Posts Tagged ‘literature’

America’s Most Widely Misread Literary Work

February 26, 2019

“America’s Most Widely Misread Literary Work.” Written and animated by Jackie Lay for The Atlantic.

“The poem isn’t a salute to can-do individualism. It’s a commentary on the self-deception we practice when constructing the story of our own lives.”

More:

“The Most Misread Poem in America,” David Orr, The Paris Review

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What is literature for?

August 16, 2018

“What is literature for?” An exploration by The School of Life, produced in collaboration with Mad Adam.

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5 Greatest Author Feuds

August 2, 2018

“Top 5 Greatest Author Feuds,” a video by Signature highlighting mano-a-manuscript mayhem by all your literary faves. Henry James vs. H.G. Wells, William Faulkner vs. Ernest Hemingway, Ernest Hemingway vs. Gertrude Stein, Norman Mailer vs. Gore Vidal, and the marquee event: Mary McCarthy vs. Lillian Hellman. Can you bet on these bouts in ‘Vegas?

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Thanksgiving Greetings from William S. Burroughs

November 23, 2017

Thanksgiving Greetings from William S. Burroughs
A holiday poem from Williams S. Burroughs: “Thanks for the wild turkey and the passenger pigeons …”
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Nobel Laureate Wordsmith

October 13, 2016

Songwriter Bob Dylan (né Robert Zimmerman) has been awarded the 2016 Nobel Prize in Literature. Mr. Dylan was first nominated for the prize in 1997.

Bob Dylan website

Video from D. A. Pennebaker’s 1967 film Dont Look Back.

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Virginia Woolf: an Animation of One’s Own

May 28, 2016

The School of Life humanities series takes on writer Virginia Woolf (1882-1941).

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Banned Books Week 2015

September 30, 2015

Banned Books Week 2015

Banned Books Week 2015 Celebrating the Freedom to Read: Sept. 27- Oct. 3, 2015

The freedom to read what we will is firmly rooted in the First Amendment, yet many who rant about upholding the Constitution would restrict our access to written art, enlightenment, and information. Celebrate liberty and literacy —read a banned book today.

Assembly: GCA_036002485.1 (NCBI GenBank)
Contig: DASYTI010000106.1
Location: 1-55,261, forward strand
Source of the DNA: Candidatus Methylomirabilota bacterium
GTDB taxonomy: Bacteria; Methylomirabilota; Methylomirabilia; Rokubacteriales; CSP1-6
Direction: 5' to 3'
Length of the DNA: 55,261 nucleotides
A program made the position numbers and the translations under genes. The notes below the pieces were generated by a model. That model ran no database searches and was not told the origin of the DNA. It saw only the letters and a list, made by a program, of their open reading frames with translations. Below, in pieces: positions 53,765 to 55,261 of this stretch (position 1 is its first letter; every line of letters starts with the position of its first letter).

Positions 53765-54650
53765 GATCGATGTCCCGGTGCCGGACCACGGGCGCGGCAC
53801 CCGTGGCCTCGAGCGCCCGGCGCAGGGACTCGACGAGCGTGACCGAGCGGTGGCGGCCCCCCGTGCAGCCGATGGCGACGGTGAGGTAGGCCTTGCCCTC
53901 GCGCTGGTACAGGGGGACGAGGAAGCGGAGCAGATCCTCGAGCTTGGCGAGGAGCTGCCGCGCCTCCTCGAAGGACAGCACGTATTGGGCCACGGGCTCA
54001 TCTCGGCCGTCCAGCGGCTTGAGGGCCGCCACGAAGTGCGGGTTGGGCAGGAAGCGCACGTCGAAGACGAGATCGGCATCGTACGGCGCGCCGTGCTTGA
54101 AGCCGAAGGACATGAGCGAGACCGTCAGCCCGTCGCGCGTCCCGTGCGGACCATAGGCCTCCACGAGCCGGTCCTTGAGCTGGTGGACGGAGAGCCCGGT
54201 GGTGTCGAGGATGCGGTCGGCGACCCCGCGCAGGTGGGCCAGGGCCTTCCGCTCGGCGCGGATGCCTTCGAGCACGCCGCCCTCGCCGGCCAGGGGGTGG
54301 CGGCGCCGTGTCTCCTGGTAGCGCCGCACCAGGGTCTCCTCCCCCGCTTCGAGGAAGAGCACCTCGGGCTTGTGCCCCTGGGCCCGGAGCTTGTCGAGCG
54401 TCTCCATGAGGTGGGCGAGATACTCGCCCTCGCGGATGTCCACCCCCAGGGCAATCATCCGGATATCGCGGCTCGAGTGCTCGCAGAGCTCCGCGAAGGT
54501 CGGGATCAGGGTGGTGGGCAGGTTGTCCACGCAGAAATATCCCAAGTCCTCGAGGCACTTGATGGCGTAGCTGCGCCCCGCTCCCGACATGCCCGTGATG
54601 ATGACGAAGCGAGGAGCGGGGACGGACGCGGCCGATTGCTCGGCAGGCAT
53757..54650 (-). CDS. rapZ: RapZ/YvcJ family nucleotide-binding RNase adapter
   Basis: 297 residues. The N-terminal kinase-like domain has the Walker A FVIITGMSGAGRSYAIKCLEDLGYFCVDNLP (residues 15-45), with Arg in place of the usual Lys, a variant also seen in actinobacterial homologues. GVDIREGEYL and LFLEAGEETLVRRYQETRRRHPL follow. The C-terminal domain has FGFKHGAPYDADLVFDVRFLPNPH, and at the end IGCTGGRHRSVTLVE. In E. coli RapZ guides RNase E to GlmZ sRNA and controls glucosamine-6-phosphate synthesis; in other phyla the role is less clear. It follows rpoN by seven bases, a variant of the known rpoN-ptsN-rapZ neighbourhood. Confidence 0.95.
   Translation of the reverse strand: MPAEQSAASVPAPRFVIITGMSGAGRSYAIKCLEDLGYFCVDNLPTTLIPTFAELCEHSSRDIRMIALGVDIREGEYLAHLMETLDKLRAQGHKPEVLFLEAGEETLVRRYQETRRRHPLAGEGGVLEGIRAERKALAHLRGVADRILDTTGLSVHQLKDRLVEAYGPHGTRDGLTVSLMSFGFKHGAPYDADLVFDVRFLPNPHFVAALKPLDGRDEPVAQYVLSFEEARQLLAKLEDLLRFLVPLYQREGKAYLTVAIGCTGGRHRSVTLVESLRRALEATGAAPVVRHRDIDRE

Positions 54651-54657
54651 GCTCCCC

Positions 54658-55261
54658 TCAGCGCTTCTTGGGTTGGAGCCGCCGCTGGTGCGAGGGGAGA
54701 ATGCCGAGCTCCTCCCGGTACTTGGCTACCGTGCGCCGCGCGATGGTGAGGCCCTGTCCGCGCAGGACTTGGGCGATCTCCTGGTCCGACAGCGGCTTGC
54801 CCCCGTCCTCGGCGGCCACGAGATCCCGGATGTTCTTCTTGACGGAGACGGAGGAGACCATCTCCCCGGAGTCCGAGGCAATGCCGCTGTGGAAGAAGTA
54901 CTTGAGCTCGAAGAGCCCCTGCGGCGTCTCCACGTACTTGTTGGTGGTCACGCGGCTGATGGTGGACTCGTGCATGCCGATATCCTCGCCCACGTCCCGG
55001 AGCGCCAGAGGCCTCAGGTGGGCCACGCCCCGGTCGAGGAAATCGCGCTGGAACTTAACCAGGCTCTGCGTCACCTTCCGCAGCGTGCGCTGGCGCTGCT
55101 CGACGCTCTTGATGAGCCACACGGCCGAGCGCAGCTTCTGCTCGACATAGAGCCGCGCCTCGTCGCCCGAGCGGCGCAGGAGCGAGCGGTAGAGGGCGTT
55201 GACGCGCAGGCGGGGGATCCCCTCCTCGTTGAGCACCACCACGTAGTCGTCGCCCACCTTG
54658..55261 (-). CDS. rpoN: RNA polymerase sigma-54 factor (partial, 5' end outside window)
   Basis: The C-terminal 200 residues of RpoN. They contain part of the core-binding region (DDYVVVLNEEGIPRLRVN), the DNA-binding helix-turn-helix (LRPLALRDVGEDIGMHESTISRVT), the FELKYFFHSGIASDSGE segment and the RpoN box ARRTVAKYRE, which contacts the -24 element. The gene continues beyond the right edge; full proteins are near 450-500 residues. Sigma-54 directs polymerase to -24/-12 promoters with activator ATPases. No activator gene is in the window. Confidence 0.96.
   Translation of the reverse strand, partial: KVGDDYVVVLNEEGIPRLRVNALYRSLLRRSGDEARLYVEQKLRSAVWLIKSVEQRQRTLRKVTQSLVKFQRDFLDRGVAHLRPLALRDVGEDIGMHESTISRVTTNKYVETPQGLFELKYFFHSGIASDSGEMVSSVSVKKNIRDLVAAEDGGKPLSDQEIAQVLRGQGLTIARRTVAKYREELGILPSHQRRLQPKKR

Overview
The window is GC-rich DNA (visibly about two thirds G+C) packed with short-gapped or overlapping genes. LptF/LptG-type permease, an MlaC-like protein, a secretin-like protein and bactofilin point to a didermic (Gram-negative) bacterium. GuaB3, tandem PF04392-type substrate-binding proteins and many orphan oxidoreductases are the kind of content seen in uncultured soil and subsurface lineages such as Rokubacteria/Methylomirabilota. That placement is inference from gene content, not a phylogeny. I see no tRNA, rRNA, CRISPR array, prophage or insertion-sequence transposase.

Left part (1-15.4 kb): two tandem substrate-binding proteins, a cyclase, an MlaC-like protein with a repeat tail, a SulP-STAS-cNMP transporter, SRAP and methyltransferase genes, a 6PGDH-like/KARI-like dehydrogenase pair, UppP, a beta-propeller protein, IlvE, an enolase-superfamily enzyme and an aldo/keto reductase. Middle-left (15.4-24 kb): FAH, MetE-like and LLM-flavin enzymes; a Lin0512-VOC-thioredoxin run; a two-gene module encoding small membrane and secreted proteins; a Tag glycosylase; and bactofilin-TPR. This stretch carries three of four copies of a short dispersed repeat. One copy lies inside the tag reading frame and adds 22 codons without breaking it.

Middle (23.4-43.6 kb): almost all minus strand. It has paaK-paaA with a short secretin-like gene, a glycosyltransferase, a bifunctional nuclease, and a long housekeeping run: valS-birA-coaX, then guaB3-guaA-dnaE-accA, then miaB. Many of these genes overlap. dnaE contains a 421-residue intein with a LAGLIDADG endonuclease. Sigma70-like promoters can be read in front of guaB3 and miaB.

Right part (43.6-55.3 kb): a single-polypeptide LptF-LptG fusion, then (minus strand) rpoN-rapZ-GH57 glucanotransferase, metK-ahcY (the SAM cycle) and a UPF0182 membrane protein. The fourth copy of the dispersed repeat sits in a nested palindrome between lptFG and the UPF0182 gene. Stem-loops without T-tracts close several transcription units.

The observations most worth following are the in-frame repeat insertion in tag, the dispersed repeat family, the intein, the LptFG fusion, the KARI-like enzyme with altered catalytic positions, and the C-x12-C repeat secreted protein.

Banned Books Day Events listed by state here.

More:

“This Is Why You Should Celebrate Banned Books Week,” Maddie Crum, Huffington Post

Banned Books That Shaped America

“Ban This Book,” Grant Snider, Incidental Comics

“6 Historical High Points For Book Banning,” Claire Fallon,Huffington Post

Related:

“America’s Very Own Book Burnings,” Libby Coleman, Ozy

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Image (“Freedom to eRead, after Roger Roth”) by Mike Licht. Download a copy here. Creative Commons license; credit Mike Licht,NotionsCapital.com

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Banned Books Week 2014

September 23, 2014

Banned Books Week 2014

Q: What do the books The Adventures of Captain Underpants andThe Kite Runner have in common?

A: Both books have been banned. Frequently.

It’s Banned Books Week (September 21−27, 2014). The freedom to read what we will is firmly rooted in the First Amendment, yet many who rant about upholding the Constitution would restrict our access to written art, enlightenment, and information. Celebrate liberty and literacy —read a banned book today.

Banned Books Day Events listed by state here.

More:

Banned Books That Shaped America

“Ban This Book,” Grant Snider, Incidental Comics

“Too Graphic? 2014 Banned Books Week Celebrates Challenged Comics,” Lynn Neary, NPR

“6 Historical High Points For Book Banning,” Claire Fallon, Huffington Post

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Image (“Freedom to eRead, after Roger Roth”) by Mike Licht. Download a copy here. Creative Commons license; credit Mike Licht,NotionsCapital.com

Comments are welcome if they are on-topic, substantive, concise, and not boring or obscene. Comments may be edited for clarity and length.

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National Book Festival 2014

August 30, 2014

National Book Festival 2014

The 2014 National Book Festival is running until 10:00 PM Saturday August 30th in Washington DC, produced by the Library of Congress. This year’s festival was kicked off the National Mall and is being held in the cavernous Walter E. Washington Convention Center, but they could have held it in a phone booth. 24 percent of Americans haven’t read a book in the last year, and those who did read around 5, probably comic books.

You can attend for free. Go to the Culinary Arts Pavilion to enjoy America’s new National Pastime, watching other people cook.

Related:

“The Decline of the American Book Lover,” Jordan Weissmann, The Atlantic

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Image by Mike Licht. Download a copy here. Creative Commons license; credit Mike Licht, NotionsCapital.com

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Bloomsday

June 16, 2014

Bloomsday
We hope you’re enjoying the holiday. That’s right, it’s Bloomsday.

On June 16, 1904, James Joyce and his future bride, Nora Barnacle, took a stroll in Dublin. In Joyce’s novel Ulysses, Leopold Bloom walks the same streets on the same date. Years later, a literary holiday was born:

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